IT IS 3D is the leading 3D technology company for education in the UK. The British company also operates in other sectors including jewellery, creative arts and industry. Martin Stevens is its co-founder and CEO. He is also chairman of the London and South East Region (LASER) manufacturing alliance, dedicated to supporting and promoting manufacturing across London and the South East of the UK.
During an interesting interview, Martin Stevens talked to me about 3D printing in education but also about low cost 3D printing. According to Stevens, 3D printing has a huge potential in schools. As he says, it is all about kids’ motivation, their learning and their results in school, their careers, their creativity, and even entrepreneurialism. He strongly believes that schools and kids will make mainstream 3D printing possible.
You are very focused in the education sector, why 3D printing in education?
Along with a colleague, Trupti Patel, I decided to found IT IS 3D. We had been working together for many years in rapid prototyping before it became known as 3D printing. In 2008, we were approached by one of the RepRap designers, who wanted to design a commercial machine and needed somebody in sales and marketing. That is how we first got involved in low cost 3D printing.
We actually sold the first low cost commercial 3D printer in the world to a school in 2009 in the United Kingdom; the printer was called the RapMan, referring to Rapid Manufacturing.
We chose education as we had been selling technology products in education for some 15 years so it seemed to be the natural direction for us. Once we got down to business, we saw that the competition, mainly those selling low-cost 3D printers, was either in the commercial or industrial market or selling direct to techies and other early adopters. The only field where competition was not so great was in the education market, which suited us well.
Do you think 3D printing is absolutely necessary in every school and university today?
When we give demonstrations, presentations, and sell equipment to schools, all kids find it really exciting. So first of all, from a motivational point of view, it’s a fantastic piece of technology to offer children in school.
Secondly, this technology will be used in so many different sectors during their lives. Therefore this is an opportunity for them to learn a valuable technology, if they choose to have a career in the creative, digital, engineering, medical, jewellery or many other sectors. All of these areas will have 3D printing involved so it’s a relevant piece of technology to future careers.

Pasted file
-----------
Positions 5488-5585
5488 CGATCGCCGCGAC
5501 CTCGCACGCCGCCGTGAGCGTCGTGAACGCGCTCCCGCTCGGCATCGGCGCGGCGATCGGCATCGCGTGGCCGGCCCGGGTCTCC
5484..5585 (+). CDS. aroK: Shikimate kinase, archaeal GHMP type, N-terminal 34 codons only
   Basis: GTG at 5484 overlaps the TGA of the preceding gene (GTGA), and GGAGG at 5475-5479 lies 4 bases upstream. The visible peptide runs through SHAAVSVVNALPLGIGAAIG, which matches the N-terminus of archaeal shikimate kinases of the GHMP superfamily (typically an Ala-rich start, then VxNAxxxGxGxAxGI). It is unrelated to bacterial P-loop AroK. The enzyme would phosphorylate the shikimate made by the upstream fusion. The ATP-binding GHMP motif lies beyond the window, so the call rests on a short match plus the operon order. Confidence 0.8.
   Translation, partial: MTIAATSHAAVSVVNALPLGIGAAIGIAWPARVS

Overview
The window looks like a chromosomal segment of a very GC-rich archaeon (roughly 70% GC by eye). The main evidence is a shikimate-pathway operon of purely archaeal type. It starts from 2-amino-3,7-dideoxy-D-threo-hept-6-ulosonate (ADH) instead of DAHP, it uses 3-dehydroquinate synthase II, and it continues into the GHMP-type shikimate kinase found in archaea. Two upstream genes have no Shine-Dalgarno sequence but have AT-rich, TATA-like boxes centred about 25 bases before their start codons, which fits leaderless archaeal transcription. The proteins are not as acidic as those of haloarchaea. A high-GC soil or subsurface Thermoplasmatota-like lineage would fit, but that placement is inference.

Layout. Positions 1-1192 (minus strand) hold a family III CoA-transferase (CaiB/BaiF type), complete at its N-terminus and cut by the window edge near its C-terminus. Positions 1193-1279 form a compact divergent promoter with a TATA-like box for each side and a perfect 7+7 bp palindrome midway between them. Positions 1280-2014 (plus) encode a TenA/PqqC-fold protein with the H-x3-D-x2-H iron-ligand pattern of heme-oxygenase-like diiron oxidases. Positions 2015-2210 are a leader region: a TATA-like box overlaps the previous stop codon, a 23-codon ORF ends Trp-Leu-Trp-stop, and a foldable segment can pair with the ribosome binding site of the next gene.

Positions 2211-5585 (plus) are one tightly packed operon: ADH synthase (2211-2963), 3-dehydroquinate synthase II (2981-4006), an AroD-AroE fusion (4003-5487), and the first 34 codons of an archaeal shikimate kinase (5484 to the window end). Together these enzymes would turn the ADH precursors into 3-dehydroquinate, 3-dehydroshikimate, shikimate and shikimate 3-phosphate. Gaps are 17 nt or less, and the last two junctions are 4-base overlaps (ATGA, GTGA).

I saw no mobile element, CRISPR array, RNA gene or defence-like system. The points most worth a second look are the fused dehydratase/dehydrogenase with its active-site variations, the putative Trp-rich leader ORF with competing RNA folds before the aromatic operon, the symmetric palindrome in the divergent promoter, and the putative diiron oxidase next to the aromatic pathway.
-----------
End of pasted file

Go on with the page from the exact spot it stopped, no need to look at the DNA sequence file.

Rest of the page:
Another interesting aspect is that, if you sit 5 or 6 year old children in front of a table with toilet rolls, glue, paper, stickers, pens and say “Let’s be creative, let’s make something”, they are wonderfully creative. Nonetheless, children tend to lose that creativity during their schooling. For us, what is important is not so much the 3D printing but learning how to design, how to be creative, how to be innovative in 3D. 3D printers are then ideal as a means of producing a final product. At the end of the day, a 3D printer is a tool, and if you cannot design in 3D all that you can do with it is print out other people’s models; as a learning tool, that is not really very useful. For us, active in 3D printing, it is a mechanism; it is all about the kids, their learning, their excitement, their careers, but it is also about their school results, their creativity, and other things like entrepreneurialism.
Teachers say “We are all going to do a project now, and I want you to think about and work on a certain area, let’s say for example, disability. All of you know somebody who has some sort of physical problem. It may be your grandmother who’s got arthritis in her hands. I want you to think about a specific problem and I want you to design something to solve that problem. Don’t just think about how you are going to design it but also focus on who is going to buy it, how will they use it, how much might they pay for it, how much will it cost you and how you will make it”. The chances are that when they come to print their design, it will fail. Getting it wrong is probably the most important part of learning because you learn from your mistakes and thinking about “how can I make that better?”. In education, 3D printing is about design and creativity, but it is also about technology and engineering. It solves a lot of problems in school; it is a great tool to make things happen for the kids.